Casey House Launches First-Ever HIV+ Eatery in Toronto to Bring Awareness of Stigma
Casey House, Canada’s first and only stand-alone hospital for people living with HIV/AIDS, is taking a bold step forward in their ongoing effort to eradicate HIV/AIDS by igniting a conversation around the stigma that people living with HIV/AIDS experience.
The new campaign, Break Bread Smash Stigma, comes with the launch of a state-of-the-art facility, a study revealing shocking statistics around Canadians’ perceptions of people living with HIV/AIDs, and Canada’s first-ever HIV+ eatery. Toronto-based creative agency Bensimon Byrne created the campaign with PR support from its sister company, Narrative.
“Casey House is more than a place that saves lives, we are a place that shines understanding through compassion, and empower our clients to get better,” said Joanne Simons, CEO of Casey House. “We make our clients’ humanity more visible than their disease.”
June’s HIV+ Eatery
Despite the fact that HIV cannot be transmitted through food preparation or sharing of food, according to the Smash Stigma survey, only half of Canadians would knowingly share food with or eat food prepared by someone who is HIV positive.
This misconception inspired Casey House to open the world’s first pop-up restaurant run by HIV positive chefs. June’s, named after Casey House’s founder and prolific Canadian activist June Callwood, will pop up in Toronto from November 7-8 in collaboration with Chef Matt Basile, of Toronto-based restaurant Fidel Gastro. Chef Basile will work with 14 HIV positive individuals-turned-cooks to develop the menu, train, and cook for patrons when the restaurant opens.
“The stigma around HIV and AIDS is still very real, isolating many patients across the city, the country and the globe,” said Kenneth Poon, Casey House client. “I stand proud to be part of this powerful group of 14 HIV positive chefs to boldly break barriers and end the isolation that I have felt and others continue to feel. Through the compassionate care that I received at Casey House, I made it through those darkest days and I am here today, helping others who are living with HIV/AIDS.”
“Our HIV+ chefs, who come from all walks of life, bravely came forward to show they have nothing to be ashamed of, and more importantly cook a meal for hundreds of people in Toronto who have nothing to fear from them,” said Joseph Bonnici, ECD/Partner, Bensimon Byrne. “To see their bravery was the most rewarding part of this entire initiative.”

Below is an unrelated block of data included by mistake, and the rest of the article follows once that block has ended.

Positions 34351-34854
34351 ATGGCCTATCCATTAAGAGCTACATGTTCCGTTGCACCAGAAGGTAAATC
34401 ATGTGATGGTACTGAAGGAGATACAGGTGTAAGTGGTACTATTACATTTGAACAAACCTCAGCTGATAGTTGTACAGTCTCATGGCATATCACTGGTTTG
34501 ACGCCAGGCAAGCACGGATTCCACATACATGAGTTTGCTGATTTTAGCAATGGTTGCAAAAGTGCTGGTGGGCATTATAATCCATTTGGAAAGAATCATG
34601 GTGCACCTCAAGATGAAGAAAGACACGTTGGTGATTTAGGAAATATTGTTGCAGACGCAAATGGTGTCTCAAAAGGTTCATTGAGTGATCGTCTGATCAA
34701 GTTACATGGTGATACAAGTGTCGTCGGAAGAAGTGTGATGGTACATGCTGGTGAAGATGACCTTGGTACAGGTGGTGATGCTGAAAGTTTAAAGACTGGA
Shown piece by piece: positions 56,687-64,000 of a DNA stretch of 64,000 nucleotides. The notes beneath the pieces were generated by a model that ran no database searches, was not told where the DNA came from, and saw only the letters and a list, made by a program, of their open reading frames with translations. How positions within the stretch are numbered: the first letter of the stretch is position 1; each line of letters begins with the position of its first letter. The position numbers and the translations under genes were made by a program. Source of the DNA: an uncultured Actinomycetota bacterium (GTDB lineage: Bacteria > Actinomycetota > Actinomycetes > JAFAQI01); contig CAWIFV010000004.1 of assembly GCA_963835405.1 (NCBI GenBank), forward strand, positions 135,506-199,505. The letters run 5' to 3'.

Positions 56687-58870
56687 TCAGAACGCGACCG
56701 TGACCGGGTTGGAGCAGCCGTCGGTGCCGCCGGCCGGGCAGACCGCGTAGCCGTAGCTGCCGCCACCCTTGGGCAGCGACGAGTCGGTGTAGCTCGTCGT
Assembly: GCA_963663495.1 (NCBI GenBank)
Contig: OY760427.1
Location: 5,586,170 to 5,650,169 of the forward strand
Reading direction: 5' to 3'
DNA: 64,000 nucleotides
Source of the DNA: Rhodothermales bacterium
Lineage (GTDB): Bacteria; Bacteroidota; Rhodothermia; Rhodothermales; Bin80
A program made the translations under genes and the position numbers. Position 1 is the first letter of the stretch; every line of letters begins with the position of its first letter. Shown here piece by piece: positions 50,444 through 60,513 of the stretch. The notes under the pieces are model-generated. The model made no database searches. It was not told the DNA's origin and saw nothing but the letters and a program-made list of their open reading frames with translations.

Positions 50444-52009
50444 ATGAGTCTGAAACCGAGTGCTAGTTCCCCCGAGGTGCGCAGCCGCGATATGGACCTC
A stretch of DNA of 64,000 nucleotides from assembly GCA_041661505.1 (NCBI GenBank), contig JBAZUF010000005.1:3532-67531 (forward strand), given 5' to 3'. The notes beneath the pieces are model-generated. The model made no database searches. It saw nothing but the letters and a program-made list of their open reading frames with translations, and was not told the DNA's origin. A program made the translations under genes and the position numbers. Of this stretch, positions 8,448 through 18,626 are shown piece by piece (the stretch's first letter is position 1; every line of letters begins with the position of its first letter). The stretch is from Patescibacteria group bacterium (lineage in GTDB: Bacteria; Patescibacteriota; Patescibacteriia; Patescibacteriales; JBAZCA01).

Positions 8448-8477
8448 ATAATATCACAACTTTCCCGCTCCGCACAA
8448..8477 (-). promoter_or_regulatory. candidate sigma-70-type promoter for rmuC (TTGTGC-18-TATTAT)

Tickets for the pop-up restaurant were available though www.juneseatery.ca. They sold out quickly and there was a huge demand for more.
“The response from the public has been overwhelmingly positive,” adds Bonnici. “Even in one of the most diverse cities in the world, there are people who really do not like the idea of HIV positive chefs cooking for the public. What we found was that when ignorance and blame showed up online, there was a community quick to explain, educate and drown out the negative voices. It really has shown the best of human nature.”
June’s was created in partnership with Canada’s largest independent agency, Bensimon Byrne and is presented by RBC.
Agency: Bensimon Byrne/Narrative
Client: Casey House, Joanne Simons, Martha Turner
Photographer: Matt Barnes
Casey House Smash Stigma Study
In partnership with Leger Research Intelligence Group, the Casey House Smash Stigma Study revealed shocking statistics around Canadians’ perceptions of HIV/AIDs highlighting the ongoing stigma that still exists. For example, the study found that 79% of millennials agree that if tested HIV+, they would be nervous or ashamed to share the health news openly.
About Casey House:
Casey House is Canada’s first and only stand-alone hospital for people living with HIV/AIDS. Through our innovative and comprehensive approach to health care, we remain one of the few places where people with HIV/AIDS can seek care without judgment. We are more than a place that saves lives, we are a place that speaks up, shines understanding through compassion, and empowers our clients to get better.
Although many people who live with HIV can manage their disease effectively with a support network and access to treatment, Casey House clients are not part of that majority and fall into the category of the 40% of people in Ontario not on treatment. They are vulnerable, seeking safety and need nourishment. Casey House will continue to provide unequivocal compassion to clients in need providing them with a holistic approach to their care and treatment. This facility is possible due to the commitment and generosity of government, individuals, foundations and corporations that believe it is our collective responsibility to take care of all members of our community.
A survey of 1,633 Canadians residents was completed online between October 10th to 13th using Leger’s online panel, LegerWeb. A probability sample of the same size would yield a margin of error of +/- 2.4%, 19 times out of 20.